FULL TEXT Coupled transport is the entry of a molecule into a cell against a concentration gradient powered by the free energy liberated by the movement of another molecule down its concentration gradient. These reactions are mediated by integral membrane proteins that bind to both sets of molecules and couple the transport of each in and out of the cell. One of the most important examples of co-transport is the sodium-glucose co-transporter, which is responsible for glucose uptake by intestinal cells. The discovery of this mode of co-transport led to the development of oral rehydration therapy to treat chronic diarrhea. Coupled transport (also known as "co-transport" or "secondary active transport") is the simultaneous passive transport of molecules or ions across the plasma membrane in a fixed ratio with that of an active transport process. This type of transport is mediated by a cotransporter, an integral membrane protein that moves two or more different molecules or ions across a phospholipid membrane at the same time. It is sometimes referred to interchangeably with symporter (molecules going in the same direction across the membrane), but the term "cotransporter" refers both to symporters and antiporters (molecules going across the membrane in an opposing direction). In most forms of coupled transport, facilitated diffusion of an ion(s) down the electrochemical gradient is exploited to move another type of molecule(s) against a concentration gradient. It is the free energy stored in an electrochemical ion gradient (created by the diffusion of the first molecule down its concentration gradient) that powers the active transport of another substrate. In many higher plants, sucrose is the dominant migrant carbohydrate source. Proton- pump driven sucrose transport is a critically important means by which sucrose is distributed throughout the plant. In this method of transport, the proton pump creates a gradient of protons so that there are many more on one side of the membrane than another. As the protons diffuse back across the membrane, the free energy liberated by this diffusion is utilized to co-transport sucrose. In mammalian cells, sodium-dependent glucose transporters use the energy from a downhill sodium gradient to transport glucose across membrane. Note that these are also known as "symporters," since both sodium and glucose are transported in the same direction across the membrane. In the 1950's, Robert K. Crane hypothesized that glucose transport into the cell is the first critical step in glucose metabolism. In August 1960, in Prague, Robert K. Crane presented data in support of his seminal discovery that sodium- glucose cotransport is the mechanism that underlies intestinal glucose absorption. Crane's discovery of cotransport was the first ever demonstration of this fundamentally key mechanism of transport in biology. It is viewed by some to be the most important discovery of carbohydrate absorption in the 20th century. Cranes discovery of cotransport provided the basis for the treatment of severe diarrhea, and led directly to the development of oral rehydration therapy. This treatment counter balances the loss of water and electrolytes caused by cholera via a glucose containing salt solution that accelerates water and electrolyte absorption. This is possible because cholera does not interfere with sodium-glucose cotransport. Oral rehydration therapy has saved the lives of millions of cholera patients in underdeveloped countries since the 1980's. In 1978, The Lancet wrote, "The discovery that sodium transport and glucose transport are coupled in the small intestine, so that glucose accelerates absorption of solute and water, was potentially the most important medical advance this century." Cranes discovery is also used in blockbuster drugs, such as the SSRI Prozax, which treats depression by inhibiting the Na/serotonin cotransporters in the brain. Furthermore, major pharmaceutical companies are developing inhibitors of the Na/glucose cotransporters to treat diabetes and obesity.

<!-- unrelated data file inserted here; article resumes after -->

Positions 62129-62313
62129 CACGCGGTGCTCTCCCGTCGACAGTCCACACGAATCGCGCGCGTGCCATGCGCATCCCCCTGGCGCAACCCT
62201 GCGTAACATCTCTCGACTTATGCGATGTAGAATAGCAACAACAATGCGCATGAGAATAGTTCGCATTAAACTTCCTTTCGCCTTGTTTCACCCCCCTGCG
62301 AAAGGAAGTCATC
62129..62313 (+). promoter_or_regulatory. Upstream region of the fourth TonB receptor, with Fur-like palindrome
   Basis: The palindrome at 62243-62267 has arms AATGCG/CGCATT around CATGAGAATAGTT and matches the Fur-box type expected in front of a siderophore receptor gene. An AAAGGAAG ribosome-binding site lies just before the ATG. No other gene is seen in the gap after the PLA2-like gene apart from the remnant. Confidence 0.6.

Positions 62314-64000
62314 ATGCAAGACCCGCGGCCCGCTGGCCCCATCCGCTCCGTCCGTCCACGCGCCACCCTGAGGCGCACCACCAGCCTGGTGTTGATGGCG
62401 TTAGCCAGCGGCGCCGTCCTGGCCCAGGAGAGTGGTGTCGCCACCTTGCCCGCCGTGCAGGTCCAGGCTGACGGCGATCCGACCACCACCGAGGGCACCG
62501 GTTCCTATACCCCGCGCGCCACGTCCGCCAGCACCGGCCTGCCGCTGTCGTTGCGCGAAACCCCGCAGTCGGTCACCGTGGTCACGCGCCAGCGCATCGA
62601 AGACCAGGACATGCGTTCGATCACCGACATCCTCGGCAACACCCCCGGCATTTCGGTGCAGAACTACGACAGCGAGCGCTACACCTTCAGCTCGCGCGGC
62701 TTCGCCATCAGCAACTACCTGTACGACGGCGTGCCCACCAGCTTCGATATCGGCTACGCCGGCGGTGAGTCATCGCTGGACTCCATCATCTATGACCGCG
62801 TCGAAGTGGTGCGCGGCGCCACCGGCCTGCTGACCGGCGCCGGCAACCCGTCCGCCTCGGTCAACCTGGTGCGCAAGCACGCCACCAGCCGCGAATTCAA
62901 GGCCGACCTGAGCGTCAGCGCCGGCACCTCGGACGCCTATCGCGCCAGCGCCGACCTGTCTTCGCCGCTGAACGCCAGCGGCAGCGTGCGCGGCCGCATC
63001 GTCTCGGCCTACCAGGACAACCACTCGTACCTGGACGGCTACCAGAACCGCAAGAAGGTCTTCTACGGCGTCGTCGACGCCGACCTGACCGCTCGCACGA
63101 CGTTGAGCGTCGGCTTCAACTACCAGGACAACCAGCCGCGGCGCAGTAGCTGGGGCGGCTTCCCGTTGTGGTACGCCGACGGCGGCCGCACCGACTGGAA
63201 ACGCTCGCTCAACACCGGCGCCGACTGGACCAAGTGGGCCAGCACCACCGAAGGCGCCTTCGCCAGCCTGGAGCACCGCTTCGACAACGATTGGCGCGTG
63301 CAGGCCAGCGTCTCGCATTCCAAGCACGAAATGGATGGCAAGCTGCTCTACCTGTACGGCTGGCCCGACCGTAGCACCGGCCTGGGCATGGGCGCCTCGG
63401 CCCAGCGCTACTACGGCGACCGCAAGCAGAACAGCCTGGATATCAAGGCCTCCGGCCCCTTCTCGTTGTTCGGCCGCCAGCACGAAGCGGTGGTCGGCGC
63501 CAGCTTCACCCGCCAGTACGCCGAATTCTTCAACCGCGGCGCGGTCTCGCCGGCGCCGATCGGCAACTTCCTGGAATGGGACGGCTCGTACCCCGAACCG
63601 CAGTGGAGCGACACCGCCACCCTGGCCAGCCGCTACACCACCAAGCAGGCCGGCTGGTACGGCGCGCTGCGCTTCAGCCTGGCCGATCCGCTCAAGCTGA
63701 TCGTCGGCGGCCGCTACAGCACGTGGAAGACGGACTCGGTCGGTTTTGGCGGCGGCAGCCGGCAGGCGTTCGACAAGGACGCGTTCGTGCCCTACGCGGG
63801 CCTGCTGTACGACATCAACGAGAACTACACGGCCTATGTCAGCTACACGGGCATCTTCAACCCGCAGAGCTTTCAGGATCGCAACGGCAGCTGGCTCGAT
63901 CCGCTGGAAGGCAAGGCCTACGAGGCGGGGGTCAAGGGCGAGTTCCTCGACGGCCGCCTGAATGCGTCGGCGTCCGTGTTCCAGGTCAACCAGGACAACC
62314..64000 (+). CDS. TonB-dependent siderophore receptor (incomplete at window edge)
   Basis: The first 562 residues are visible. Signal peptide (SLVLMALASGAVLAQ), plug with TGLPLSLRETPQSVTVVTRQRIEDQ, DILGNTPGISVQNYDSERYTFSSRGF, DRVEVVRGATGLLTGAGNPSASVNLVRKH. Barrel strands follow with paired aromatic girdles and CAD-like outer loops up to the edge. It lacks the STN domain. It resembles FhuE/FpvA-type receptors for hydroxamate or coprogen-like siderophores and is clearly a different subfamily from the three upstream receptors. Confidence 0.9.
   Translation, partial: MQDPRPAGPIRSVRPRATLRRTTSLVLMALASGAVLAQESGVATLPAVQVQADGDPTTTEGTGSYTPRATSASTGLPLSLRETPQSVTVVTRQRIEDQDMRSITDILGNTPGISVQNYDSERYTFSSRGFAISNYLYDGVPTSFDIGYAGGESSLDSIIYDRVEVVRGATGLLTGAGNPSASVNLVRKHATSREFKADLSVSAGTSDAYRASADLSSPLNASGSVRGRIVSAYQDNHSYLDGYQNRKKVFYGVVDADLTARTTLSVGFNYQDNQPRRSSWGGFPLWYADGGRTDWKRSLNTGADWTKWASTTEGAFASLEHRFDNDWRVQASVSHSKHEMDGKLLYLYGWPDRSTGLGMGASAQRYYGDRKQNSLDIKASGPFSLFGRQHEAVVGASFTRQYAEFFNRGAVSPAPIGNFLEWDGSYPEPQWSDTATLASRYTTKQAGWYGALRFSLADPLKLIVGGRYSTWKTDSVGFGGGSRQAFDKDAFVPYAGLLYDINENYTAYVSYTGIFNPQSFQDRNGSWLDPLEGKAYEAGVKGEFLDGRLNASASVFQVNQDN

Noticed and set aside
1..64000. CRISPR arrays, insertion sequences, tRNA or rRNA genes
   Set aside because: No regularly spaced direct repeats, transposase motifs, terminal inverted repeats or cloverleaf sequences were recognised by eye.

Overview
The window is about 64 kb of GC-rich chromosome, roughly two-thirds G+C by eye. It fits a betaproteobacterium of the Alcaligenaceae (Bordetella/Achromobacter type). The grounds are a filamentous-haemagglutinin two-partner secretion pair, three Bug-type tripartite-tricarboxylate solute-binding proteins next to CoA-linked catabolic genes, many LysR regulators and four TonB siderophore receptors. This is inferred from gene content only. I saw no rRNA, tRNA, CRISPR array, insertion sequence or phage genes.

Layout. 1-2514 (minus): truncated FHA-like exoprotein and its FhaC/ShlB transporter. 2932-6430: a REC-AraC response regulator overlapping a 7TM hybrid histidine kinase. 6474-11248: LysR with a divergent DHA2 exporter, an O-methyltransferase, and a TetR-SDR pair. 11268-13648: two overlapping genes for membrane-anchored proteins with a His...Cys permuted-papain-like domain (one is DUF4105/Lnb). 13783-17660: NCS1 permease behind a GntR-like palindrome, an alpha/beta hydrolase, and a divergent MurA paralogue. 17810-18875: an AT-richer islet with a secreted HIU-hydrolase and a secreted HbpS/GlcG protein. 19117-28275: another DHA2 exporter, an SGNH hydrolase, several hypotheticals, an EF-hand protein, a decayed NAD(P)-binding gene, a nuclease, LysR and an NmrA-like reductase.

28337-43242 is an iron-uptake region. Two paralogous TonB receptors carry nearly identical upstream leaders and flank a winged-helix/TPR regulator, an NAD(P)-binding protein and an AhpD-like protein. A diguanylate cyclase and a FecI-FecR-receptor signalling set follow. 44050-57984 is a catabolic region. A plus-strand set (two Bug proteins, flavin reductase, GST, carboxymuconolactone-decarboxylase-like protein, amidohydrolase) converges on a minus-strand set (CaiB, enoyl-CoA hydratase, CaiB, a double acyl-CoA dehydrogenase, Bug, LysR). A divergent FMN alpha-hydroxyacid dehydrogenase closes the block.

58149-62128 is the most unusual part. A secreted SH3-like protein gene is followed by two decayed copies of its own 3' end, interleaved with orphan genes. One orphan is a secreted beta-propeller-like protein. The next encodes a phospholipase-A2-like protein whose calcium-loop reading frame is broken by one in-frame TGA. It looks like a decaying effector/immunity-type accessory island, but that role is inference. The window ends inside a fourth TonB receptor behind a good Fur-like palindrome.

8. Endocytosis and Exocytosis